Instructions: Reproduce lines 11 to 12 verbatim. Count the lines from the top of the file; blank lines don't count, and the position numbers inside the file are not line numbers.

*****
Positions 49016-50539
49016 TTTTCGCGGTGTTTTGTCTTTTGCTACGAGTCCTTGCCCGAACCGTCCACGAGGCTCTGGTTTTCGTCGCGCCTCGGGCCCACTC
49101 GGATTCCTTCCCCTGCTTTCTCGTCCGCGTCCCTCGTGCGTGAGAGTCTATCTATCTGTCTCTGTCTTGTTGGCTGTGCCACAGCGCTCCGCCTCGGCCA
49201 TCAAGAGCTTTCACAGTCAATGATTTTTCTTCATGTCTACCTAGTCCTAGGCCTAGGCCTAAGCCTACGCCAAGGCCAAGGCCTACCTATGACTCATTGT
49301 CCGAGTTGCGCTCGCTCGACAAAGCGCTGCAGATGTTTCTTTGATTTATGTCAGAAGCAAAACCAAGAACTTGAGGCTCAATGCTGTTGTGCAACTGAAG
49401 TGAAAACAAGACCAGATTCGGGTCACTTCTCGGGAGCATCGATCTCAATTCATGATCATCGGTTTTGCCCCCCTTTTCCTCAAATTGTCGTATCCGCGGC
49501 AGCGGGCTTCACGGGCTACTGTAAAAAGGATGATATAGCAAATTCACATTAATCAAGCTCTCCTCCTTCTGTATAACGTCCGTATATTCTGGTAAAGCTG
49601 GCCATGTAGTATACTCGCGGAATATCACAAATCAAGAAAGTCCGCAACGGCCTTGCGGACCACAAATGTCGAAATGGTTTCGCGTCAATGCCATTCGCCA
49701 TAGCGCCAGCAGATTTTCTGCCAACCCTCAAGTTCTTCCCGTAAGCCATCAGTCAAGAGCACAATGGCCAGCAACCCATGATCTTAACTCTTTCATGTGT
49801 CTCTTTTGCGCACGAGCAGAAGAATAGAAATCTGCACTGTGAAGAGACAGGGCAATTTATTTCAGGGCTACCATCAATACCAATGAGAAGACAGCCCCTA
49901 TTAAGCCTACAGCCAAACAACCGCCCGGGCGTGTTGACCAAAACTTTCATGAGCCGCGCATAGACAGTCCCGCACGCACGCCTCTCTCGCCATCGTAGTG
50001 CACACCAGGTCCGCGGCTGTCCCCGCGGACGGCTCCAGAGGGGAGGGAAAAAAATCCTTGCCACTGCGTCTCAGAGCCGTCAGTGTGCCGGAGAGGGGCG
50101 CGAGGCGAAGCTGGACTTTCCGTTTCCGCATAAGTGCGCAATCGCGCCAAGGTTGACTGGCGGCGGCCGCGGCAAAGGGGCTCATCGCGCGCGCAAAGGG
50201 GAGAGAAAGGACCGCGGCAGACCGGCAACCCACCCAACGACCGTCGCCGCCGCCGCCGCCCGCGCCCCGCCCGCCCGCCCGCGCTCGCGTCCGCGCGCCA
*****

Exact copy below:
49901 TTAAGCCTACAGCCAAACAACCGCCCGGGCGTGTTGACCAAAACTTTCATGAGCCGCGCATAGACAGTCCCGCACGCACGCCTCTCTCGCCATCGTAGTG
50001 CACACCAGGTCCGCGGCTGTCCCCGCGGACGGCTCCAGAGGGGAGGGAAAAAAATCCTTGCCACTGCGTCTCAGAGCCGTCAGTGTGCCGGAGAGGGGCG